Degree Name

BEnviSci Hons


School of Earth, Atmospheric & Life Sciences


Stephen Wilson


Radon-222 is increasingly being used in air quality models as a tracer for understanding atmospheric dynamics and transport to improve the simulation of other key trace species such as CO2, CH4, NOx and O3. Applications such as this have driven efforts to improve the accuracy of radon emissions (also referred to as fluxes) in these models. Soil moisture is one of the primary factors which drives variations in radon emissions, and hence the concentration of radon in the atmosphere, however our understanding of the degree of its influence is currently lacking. This study aimed to gain a greater understanding of the influence of soil moisture on radon-222 emissions in the Sydney Basin over the period from January to December 2016. The focus of these efforts was aimed at determining the extent to which complexity of modelled soil moisture data influences the accuracy of modelled radon concentrations. This was done by comparing modelled radon concentrations derived from 4 distinct radon emissions maps with increasing levels of soil moisture complexity across varied climatic conditions and in response to a major rainfall event.

All modelled radon concentrations differed from observed values, with the best agreement shown by the most complex ‘daily’ emissions scenario with a correlation co-efficient of 0.68 for the whole year. In all instances, the two time-dependent, soil moisture driven scenarios performed very similarly to each other and exhibited greater precision than the two non-time-dependent scenarios, despite underestimating concentrations. A distinct diurnal cycle was observed for all scenarios, with peaks in night-time radon concentrations being poorly reflected by all of emissions scenarios, likely due to poor simulation of the nocturnal boundary layer. Following rainfall events all modelled radon concentrations more accurately reflected these observed night-time values. Both time-dependent scenarios exhibited decreased in emissions following rainfall, however the normalised mean bias remained relatively consistent throughout. This reflects the effective response of these more complex soil moisture driven, time-dependent scenarios, despite their underestimation of concentrations.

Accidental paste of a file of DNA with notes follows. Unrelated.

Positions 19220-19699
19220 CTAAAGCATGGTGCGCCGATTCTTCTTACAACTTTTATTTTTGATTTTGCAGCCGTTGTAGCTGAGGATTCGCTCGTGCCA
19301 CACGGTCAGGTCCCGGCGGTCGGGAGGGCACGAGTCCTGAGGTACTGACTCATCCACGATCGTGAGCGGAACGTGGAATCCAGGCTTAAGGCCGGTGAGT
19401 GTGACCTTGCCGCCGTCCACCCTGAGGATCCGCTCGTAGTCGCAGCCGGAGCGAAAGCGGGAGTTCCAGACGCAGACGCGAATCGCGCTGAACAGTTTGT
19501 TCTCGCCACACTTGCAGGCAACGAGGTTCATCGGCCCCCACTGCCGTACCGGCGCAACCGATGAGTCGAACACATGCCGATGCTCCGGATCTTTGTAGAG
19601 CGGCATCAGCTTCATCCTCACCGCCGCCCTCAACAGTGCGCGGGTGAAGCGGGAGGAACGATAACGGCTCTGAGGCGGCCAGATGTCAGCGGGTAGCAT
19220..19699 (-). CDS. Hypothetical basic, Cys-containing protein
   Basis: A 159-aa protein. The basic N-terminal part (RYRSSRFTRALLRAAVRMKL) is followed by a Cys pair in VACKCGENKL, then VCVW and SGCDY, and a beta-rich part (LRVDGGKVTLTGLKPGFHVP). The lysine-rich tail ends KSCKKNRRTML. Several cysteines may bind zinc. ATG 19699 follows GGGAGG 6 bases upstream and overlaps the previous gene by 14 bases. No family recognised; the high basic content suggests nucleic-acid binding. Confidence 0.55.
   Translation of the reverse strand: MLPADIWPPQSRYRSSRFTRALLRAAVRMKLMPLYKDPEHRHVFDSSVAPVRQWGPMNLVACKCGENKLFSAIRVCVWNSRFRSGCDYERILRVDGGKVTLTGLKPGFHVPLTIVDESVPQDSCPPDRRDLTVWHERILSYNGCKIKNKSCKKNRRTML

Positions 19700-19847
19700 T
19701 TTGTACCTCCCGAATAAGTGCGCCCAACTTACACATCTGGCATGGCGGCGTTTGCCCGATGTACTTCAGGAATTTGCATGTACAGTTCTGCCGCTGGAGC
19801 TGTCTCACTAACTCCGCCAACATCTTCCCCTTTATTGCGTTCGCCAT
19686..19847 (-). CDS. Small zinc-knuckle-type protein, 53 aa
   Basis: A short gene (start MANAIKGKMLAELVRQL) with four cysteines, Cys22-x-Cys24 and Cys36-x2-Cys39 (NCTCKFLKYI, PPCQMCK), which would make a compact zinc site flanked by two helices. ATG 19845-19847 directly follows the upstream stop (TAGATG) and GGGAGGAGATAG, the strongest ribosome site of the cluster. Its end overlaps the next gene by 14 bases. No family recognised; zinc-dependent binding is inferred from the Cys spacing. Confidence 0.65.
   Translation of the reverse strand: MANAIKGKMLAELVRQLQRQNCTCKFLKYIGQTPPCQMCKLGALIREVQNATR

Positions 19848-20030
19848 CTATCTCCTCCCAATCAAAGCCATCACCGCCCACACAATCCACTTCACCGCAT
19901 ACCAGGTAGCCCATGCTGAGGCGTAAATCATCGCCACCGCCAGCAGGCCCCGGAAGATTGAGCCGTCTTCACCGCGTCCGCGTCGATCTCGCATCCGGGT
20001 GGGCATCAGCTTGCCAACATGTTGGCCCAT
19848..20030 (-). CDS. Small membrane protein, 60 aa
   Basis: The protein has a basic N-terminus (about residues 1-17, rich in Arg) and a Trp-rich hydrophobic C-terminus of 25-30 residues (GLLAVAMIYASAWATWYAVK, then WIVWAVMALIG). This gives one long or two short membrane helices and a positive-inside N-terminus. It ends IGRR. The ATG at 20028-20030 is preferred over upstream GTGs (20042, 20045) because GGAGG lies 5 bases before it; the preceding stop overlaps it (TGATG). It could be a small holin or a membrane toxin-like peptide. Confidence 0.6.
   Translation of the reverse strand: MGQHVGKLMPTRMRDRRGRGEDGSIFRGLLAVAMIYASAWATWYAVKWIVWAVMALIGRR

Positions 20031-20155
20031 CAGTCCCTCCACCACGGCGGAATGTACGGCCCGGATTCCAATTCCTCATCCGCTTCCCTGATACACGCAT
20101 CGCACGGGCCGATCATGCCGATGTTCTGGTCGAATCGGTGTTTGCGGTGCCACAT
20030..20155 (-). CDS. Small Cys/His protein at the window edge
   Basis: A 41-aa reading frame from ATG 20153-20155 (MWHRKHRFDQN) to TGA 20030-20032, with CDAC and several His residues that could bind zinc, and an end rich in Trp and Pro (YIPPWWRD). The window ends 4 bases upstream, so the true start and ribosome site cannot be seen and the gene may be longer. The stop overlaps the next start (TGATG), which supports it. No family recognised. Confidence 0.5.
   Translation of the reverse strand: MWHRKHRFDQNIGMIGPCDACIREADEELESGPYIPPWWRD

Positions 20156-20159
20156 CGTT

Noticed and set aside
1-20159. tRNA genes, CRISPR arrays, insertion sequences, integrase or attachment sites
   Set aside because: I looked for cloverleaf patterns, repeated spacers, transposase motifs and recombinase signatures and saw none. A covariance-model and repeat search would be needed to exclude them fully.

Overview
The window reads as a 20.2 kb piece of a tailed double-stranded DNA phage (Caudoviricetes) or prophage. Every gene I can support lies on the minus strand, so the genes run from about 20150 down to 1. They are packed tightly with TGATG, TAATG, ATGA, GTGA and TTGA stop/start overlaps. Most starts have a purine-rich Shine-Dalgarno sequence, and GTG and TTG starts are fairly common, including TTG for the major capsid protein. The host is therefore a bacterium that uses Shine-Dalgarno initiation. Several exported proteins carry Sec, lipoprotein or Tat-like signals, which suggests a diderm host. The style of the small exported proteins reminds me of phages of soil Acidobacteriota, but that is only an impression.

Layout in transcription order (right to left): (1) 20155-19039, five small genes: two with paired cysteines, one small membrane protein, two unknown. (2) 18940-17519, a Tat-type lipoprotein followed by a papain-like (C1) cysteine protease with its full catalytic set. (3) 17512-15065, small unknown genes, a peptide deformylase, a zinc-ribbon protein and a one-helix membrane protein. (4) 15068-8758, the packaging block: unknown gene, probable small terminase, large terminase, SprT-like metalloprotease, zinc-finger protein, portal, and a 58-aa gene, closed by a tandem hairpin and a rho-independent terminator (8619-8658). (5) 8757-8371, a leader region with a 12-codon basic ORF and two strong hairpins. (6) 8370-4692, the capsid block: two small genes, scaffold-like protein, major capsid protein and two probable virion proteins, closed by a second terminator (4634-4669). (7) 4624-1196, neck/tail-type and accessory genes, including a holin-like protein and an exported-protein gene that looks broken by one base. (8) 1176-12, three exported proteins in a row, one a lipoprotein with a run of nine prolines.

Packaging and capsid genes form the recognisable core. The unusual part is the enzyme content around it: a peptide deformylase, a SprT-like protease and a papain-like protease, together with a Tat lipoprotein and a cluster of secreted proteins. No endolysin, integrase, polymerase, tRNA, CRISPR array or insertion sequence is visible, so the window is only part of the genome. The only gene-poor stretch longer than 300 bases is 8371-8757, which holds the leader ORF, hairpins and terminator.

It is clear that implementing emissions estimates based on complex time-varying soil moisture inputs provides some improvement over more simple non-time varying methods. It is likely that further increasing complexity of the soil moisture models would provide little improvement for modelled radon concentrations. Rather improvements in the model itself, particularly its estimation of the nocturnal boundary layer, would assist in improving the accuracy of modelled radon concentrations. Thus, making radon a powerful diagnostic of model mixing and transport, in spite of the temporal variations in surface emissions.

FoR codes (2008)

0599 OTHER ENVIRONMENTAL SCIENCES, 059999 Environmental Sciences not elsewhere classified



Unless otherwise indicated, the views expressed in this thesis are those of the author and do not necessarily represent the views of the University of Wollongong.